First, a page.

1 January 1970
Posted by: Richard Scrase
Primitive retinal cells, that were previously thought to have no role in image formation, can help blind mice see.
Retinal cells, necessary for colour vision, have been successfully transplanted into blind mice.
Age-related macular degeneration (AMD) has been linked to the lack of a protective enzyme in the retina.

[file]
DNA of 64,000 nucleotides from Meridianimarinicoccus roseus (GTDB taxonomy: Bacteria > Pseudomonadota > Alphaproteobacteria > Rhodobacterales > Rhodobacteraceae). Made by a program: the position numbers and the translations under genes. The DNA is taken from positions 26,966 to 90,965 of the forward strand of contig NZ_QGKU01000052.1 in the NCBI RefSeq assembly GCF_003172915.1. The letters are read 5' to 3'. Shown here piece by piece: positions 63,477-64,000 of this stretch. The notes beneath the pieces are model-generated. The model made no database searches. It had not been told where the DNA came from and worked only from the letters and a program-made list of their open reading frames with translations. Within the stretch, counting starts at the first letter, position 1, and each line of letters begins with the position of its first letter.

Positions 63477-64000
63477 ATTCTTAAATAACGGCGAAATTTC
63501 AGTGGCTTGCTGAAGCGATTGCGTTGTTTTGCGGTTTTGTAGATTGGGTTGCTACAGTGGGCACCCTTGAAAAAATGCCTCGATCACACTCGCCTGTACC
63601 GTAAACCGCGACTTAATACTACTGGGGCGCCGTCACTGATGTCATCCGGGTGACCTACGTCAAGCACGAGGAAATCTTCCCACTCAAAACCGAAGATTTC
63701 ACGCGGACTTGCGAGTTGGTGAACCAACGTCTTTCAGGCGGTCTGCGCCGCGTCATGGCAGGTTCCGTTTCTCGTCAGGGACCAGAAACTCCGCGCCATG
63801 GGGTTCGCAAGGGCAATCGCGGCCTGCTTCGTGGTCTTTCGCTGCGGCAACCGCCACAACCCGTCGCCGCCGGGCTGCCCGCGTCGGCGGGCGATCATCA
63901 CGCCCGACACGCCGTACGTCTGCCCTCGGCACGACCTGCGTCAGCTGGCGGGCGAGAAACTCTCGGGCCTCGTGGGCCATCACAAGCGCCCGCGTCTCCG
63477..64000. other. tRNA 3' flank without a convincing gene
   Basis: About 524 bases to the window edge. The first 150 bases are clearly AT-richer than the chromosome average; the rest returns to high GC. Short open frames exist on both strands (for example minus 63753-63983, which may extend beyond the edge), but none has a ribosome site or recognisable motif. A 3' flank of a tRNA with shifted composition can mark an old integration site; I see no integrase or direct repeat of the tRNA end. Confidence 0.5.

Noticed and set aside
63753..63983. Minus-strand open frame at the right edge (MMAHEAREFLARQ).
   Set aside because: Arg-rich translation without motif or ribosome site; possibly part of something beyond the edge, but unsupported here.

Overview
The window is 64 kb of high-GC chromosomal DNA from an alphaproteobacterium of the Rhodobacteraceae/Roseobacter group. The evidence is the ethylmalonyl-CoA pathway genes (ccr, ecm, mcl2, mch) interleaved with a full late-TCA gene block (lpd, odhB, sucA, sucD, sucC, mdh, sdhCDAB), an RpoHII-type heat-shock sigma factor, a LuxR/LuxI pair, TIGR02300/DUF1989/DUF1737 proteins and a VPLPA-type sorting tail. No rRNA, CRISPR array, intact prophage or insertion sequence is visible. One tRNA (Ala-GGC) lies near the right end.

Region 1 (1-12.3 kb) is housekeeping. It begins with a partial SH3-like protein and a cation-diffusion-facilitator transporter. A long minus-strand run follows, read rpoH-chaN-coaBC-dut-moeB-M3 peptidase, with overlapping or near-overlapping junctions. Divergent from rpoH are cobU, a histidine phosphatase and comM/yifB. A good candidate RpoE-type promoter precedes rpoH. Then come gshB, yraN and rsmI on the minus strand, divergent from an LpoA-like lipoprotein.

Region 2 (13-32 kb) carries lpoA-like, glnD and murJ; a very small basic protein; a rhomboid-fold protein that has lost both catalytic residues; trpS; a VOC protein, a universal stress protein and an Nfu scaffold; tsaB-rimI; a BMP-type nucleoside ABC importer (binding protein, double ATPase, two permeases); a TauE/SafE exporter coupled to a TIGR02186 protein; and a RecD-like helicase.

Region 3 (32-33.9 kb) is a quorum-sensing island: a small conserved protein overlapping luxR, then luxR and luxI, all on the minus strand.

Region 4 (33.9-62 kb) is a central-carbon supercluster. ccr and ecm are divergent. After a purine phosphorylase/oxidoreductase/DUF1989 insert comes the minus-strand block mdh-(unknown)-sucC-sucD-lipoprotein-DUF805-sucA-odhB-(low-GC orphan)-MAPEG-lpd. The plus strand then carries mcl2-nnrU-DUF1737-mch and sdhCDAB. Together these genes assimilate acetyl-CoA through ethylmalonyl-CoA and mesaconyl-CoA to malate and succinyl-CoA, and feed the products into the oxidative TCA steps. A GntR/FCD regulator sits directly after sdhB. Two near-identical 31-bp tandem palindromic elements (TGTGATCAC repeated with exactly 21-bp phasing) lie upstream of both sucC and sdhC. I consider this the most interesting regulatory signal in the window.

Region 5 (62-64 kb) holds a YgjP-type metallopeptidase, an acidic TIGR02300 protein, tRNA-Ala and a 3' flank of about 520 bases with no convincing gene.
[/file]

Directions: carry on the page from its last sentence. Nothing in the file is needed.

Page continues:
Mouse retinas have been grown in the lab using embryonic stem cells.
Two scientists have cracked the code used by cells at the back of the eye to convert light into a signal that our brain is able to understand.